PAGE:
January 16, 2018
Cyber risk has risen to become the second largest concern for companies globally, up from 15th place five years ago according to respondents to the 2018 Allianz Risk Barometer survey.
The survey, which captured the views of 1,911 respondents from 80 countries, revealed that cyber risk was the top concern for eight countries, including the UK and US, with threats such as “cyber hurricanes”, increasing reputational risk and tougher data rules bringing cyber into the spotlight for businesses and risk experts.
Furthermore, 54 percent of Risk Barometer responses ranked cyber as the most underestimated business risk, with respondents increasingly worried about new perils such as cyber extortion and, particularly, business interruption (BI).
“Just like a natural disaster, a single cyber-attack can potentially impact hundreds of companies, leading to severe business interruption and loss of customers and reputation,” the report explained, adding that businesses are increasingly worried about the growing trend of broader accumulation events or “cyber hurricanes”, particularly following the WannaCry, Petya and Mirai hacks.
“Hackers can disrupt larger numbers of companies by targeting common internet infrastructure dependencies, for example – a trend that will likely continue through 2018,” Allianz said.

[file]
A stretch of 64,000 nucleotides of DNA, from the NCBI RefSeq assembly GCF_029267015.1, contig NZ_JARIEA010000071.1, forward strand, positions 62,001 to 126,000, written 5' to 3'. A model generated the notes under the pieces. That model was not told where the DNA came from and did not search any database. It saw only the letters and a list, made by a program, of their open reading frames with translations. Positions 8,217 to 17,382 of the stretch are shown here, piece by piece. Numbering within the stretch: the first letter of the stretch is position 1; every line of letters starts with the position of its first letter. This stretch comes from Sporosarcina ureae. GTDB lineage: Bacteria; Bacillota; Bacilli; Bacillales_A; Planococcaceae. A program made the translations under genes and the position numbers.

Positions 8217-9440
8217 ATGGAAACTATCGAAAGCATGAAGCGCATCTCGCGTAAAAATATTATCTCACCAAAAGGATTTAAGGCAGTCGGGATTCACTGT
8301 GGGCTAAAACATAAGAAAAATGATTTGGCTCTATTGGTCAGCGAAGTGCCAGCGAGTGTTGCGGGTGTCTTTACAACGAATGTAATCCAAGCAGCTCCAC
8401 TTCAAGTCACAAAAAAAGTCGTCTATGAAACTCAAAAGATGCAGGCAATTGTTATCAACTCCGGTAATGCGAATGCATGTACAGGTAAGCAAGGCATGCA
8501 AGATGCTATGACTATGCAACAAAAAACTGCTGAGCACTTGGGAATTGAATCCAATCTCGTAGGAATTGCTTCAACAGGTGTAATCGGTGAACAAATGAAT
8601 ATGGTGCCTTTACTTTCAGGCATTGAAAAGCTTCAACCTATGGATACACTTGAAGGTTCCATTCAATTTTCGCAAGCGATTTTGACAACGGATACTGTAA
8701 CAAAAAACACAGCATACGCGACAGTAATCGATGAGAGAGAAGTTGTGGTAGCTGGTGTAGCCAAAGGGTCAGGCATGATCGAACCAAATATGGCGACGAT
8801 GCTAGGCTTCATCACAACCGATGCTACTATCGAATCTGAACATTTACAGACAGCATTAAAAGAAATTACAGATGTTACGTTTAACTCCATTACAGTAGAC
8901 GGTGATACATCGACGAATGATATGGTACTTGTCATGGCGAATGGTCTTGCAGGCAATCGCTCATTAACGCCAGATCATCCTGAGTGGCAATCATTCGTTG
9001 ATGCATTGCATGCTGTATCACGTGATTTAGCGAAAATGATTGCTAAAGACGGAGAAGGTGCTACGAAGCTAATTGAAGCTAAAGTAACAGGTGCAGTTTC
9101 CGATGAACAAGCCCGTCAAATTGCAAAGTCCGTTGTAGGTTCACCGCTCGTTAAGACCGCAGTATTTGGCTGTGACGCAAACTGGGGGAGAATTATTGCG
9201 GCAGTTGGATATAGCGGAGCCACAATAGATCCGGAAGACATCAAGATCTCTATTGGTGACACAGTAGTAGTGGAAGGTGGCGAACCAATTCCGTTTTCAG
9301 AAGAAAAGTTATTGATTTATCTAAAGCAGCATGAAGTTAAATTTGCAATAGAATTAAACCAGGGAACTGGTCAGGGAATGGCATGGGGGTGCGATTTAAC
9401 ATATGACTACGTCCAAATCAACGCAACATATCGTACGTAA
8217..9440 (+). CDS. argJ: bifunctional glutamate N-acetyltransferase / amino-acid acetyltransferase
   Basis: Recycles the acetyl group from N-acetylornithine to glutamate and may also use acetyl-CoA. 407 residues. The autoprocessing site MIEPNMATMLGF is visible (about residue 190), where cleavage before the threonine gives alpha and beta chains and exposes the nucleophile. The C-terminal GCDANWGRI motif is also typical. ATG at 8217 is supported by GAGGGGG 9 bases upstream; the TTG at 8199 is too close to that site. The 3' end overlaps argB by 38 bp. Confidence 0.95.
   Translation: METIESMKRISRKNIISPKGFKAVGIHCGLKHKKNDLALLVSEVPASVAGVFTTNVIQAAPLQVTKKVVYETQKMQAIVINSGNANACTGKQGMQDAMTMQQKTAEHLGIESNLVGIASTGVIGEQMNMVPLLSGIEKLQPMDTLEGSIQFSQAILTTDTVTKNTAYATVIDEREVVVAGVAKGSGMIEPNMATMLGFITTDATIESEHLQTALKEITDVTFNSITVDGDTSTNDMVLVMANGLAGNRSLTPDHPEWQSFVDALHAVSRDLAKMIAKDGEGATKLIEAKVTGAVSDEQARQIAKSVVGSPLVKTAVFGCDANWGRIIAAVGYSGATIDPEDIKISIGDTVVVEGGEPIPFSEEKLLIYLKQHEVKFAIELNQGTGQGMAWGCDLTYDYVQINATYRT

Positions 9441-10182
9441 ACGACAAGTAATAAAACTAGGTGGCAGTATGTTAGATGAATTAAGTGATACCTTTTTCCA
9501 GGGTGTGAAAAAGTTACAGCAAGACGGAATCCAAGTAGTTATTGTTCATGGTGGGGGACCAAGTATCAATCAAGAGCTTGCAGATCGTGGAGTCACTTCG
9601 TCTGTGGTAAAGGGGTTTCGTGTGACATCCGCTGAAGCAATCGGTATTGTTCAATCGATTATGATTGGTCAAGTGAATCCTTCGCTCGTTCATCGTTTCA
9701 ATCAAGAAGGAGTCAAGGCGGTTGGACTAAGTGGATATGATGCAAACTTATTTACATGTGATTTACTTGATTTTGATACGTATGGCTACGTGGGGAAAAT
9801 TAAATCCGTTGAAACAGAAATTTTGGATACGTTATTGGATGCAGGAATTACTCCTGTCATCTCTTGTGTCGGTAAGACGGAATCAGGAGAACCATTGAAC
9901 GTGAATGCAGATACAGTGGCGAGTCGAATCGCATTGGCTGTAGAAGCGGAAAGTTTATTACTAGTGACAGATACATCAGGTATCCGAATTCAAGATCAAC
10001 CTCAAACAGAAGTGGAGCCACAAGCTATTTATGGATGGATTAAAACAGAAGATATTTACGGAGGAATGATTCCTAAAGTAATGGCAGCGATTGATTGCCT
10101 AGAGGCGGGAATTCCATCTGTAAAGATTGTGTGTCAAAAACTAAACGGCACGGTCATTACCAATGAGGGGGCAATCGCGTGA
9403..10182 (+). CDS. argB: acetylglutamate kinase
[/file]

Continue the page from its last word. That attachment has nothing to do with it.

Meanwhile, at a global level, BI (including supply chain disruption) remained the number one risk for companies at a global level for the sixth year as 42 percent of respondents labelled it as their top concern. BI ranked top in 13 countries including China and Germany and in six sectors including aviation, food and beverage and manufacturing.
Allianz said that the average cost of a large BI property insurance claim is now in excess of $2mn. The average value of a BI claim was around $5.0mn where an energy platform incident was concerned, and $4.5mn when it stemmed from strike, riot or vandalism. Meanwhile, the average claim was $2.0mn when it resulted from fire or explosion, $1.4mn from flood-caused interruption and $900,000 where a storm was the cause.
The German carrier highlighted that as many businesses transition from being rich in physical assets to deriving more value from intangibles and services, increasingly, BI is being triggered by non-traditional risk exposures which don’t cause physical damage but result in lost income – often referred to an non-physical BI.
BI also ranked as the main cause of an economic loss following a cyber incident. Cyence Risk Analytics estimates that in the event of an outage at a cloud service provider lasting more than 12 hours, BI losses could total $850mn in North America and $700mn in Europe, based on 50,000 companies in three specific industry sectors (financial, healthcare and retail) being impacted by the outage in each region.
Natural catastrophes, market developments (e.g. volatility, intensified competition /new entrants, M&A, market stagnation, market fluctuation) and changes in legislation and regulation came in at third, fourth and fifth place of global business risks for 2018.
Meanwhile, one new cause of concern made it into the top 10 in the 2018 survey, with climate change and weather volatility coming in at number 10.
With cyber becoming an increasing focus for businesses, (re)insurers and brokers alike, Eames Partnership has recently completed an in-depth analysis of the talent landscape for both the London cyber insurance underwriting and broking markets.
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